The graphics in Dawn of Magic is pretty solid. You get 3D terrain, characters and monsters. Some of the monsters are pretty cool - like the flying wyverns, harpies, and the irritating gila monster with her troupe of scorpion minions. For every monster you meet or item you find, you can also proceed to your spellbook and view the 2D drawings under the encyclopedia bookmark.

One thing to note that is unique to this game - your main character starts to morph based on the schools of magic he is using. He may suddenly sprout antlers, or grow a prehensile or demonic tail, and so on.

I found the game's interface to be basic enough and yet at the same time present all the much needed information at a glance. I disliked the inventory system since all items are squeezed on a single row and you have to scroll left and right to go through the list.

Don't drink!
Audio
In general, I found the in-game music to be nice and it does help to keep me on my toes. I thought the sound effects were alright, but the voice acting was not that great. I disliked the manner in which the guy who portrayed Eric spoke. There is also the issue of a poor attempt at a Gollum impersonation.

Pros:
  • Huge world to explore in with tons of enemies and treasures to reap.
  • Authentic large cities to explore - with the stress on L-A-R-G-E!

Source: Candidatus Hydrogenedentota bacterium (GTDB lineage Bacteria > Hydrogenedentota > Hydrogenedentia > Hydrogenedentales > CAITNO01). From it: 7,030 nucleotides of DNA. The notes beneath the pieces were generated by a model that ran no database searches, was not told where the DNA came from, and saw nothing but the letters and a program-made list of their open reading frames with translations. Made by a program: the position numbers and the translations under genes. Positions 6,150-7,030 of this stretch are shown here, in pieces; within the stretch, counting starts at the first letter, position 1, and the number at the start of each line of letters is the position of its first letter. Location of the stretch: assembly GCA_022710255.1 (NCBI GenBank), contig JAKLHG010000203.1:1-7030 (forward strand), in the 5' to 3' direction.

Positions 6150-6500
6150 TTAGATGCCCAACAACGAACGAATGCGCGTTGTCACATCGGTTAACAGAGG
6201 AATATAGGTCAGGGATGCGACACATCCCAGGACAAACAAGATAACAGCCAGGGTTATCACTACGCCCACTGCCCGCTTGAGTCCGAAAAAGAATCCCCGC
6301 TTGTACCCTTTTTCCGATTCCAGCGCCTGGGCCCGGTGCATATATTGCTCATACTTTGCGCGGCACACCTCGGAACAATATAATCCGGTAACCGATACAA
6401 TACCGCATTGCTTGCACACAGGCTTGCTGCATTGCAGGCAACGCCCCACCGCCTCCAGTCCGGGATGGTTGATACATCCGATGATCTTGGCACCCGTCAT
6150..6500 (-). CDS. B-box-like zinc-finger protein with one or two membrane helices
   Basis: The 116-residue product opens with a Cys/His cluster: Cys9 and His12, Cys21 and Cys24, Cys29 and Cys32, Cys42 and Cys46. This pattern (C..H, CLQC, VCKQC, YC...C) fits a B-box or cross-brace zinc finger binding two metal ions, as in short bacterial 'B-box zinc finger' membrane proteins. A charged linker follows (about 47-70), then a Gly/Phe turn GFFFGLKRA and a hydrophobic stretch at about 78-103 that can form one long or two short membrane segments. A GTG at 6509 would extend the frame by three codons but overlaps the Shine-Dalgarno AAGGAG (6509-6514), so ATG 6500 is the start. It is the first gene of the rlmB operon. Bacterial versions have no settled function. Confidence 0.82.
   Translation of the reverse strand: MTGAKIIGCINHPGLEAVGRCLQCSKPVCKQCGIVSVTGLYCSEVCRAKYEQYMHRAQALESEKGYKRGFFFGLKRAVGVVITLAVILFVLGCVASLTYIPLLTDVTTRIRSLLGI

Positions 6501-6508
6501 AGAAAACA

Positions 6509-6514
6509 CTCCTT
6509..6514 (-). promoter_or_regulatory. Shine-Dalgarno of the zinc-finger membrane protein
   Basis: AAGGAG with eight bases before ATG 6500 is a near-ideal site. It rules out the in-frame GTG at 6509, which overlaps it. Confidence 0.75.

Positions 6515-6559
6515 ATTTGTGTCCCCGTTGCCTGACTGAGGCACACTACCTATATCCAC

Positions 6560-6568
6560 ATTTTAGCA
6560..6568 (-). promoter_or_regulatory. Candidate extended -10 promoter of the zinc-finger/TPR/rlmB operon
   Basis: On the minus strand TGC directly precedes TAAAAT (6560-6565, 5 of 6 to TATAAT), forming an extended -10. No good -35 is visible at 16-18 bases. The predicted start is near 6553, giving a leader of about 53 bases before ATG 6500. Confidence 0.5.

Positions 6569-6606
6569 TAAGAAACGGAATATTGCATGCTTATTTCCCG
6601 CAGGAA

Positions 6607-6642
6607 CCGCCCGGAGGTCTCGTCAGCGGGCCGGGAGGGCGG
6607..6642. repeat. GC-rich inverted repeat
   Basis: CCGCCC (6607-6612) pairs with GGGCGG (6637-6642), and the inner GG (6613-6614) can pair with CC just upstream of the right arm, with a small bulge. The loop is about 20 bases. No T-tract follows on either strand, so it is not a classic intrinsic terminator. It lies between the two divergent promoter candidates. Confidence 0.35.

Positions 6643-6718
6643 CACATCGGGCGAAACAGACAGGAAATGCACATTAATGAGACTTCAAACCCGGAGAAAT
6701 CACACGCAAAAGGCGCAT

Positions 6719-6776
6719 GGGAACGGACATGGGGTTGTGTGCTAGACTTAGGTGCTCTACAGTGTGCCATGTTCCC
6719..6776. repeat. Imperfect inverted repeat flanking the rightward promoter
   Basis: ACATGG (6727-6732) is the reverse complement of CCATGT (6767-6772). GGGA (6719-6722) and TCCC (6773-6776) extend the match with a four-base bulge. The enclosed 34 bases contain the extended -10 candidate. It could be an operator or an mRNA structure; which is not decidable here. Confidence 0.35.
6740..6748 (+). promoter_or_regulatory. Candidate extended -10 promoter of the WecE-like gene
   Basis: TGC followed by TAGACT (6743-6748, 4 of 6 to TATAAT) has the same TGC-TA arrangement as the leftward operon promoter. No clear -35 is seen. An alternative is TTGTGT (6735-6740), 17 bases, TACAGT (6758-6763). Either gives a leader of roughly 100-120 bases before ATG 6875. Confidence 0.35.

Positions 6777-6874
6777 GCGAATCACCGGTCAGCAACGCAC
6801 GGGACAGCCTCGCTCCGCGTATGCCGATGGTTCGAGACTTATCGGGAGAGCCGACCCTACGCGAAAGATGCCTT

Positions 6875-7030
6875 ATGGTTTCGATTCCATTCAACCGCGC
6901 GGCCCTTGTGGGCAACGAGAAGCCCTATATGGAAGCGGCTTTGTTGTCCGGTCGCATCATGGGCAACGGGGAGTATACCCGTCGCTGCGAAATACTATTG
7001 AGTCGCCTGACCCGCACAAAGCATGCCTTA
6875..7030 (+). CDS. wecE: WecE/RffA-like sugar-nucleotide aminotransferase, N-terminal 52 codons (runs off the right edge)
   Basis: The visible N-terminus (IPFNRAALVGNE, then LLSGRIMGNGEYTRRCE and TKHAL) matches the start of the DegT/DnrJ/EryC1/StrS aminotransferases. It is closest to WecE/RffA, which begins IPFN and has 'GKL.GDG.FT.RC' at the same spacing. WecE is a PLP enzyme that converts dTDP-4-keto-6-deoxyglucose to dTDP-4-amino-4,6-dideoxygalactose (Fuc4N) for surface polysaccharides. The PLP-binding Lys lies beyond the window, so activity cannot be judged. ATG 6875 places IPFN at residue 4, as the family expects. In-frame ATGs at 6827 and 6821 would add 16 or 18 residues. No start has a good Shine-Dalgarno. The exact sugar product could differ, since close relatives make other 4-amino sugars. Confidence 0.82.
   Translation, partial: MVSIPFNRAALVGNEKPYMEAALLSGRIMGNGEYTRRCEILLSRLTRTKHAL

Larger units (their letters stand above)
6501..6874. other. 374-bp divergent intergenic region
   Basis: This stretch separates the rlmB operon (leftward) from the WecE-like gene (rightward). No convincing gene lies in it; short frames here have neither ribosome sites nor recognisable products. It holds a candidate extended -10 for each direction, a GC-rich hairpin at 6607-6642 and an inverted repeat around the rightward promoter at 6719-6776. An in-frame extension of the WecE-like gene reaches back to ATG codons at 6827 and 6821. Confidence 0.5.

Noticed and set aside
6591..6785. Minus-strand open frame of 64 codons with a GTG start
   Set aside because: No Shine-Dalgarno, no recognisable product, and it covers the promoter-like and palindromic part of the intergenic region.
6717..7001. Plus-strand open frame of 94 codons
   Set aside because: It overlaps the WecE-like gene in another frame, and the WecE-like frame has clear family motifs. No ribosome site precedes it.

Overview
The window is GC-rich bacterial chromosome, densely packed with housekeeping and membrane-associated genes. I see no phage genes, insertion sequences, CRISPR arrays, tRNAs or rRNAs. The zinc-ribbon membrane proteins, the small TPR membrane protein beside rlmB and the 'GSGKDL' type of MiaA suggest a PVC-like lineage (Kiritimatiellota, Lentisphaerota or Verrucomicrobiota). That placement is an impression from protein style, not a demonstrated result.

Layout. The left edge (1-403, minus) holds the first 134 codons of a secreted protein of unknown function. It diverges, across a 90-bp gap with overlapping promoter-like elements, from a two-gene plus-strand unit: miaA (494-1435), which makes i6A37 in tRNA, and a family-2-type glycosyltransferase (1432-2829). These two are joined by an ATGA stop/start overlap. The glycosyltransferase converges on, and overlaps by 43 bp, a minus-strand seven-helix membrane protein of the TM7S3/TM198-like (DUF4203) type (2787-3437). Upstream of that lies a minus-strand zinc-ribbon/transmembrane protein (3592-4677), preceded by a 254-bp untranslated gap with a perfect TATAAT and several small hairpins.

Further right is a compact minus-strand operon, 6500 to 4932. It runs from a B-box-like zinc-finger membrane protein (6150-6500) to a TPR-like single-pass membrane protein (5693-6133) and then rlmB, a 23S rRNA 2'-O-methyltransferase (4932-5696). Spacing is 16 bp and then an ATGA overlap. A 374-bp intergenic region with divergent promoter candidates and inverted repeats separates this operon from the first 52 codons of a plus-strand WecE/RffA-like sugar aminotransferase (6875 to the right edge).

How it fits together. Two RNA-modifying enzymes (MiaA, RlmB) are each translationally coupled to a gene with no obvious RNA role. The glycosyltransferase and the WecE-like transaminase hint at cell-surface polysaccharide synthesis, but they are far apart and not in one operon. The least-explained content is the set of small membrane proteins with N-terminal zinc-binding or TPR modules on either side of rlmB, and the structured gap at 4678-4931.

• Maps are conveniently traversed through a portal system. Autosaving takes place whenever maps switch, although you can save at any time if you wish.
  • Nice interface shortcuts: You can hold down the CTRL key to mark all objects that can be destroyed (like treasure chests, barrels, and so on). Pretty handy, but it gets tiring holding the key down for long periods of time. You can also hold down the Space Bar to pick up all treasure on the ground.
  • Lots of different types of treasure can be found. You can further enchant them or craft your own stuff. 

I am impressed by the size of Avon

  • Character death is not so painful. You lose your treasure and some items after death, but you can go back to where your character died to pick up all the stuff you lost. 
  • By dividing the experience bar into four quarters, you find yourself improving your character more often. This gives you an overall sense of constantly improving your character, and it is an innovative idea that deserves mention.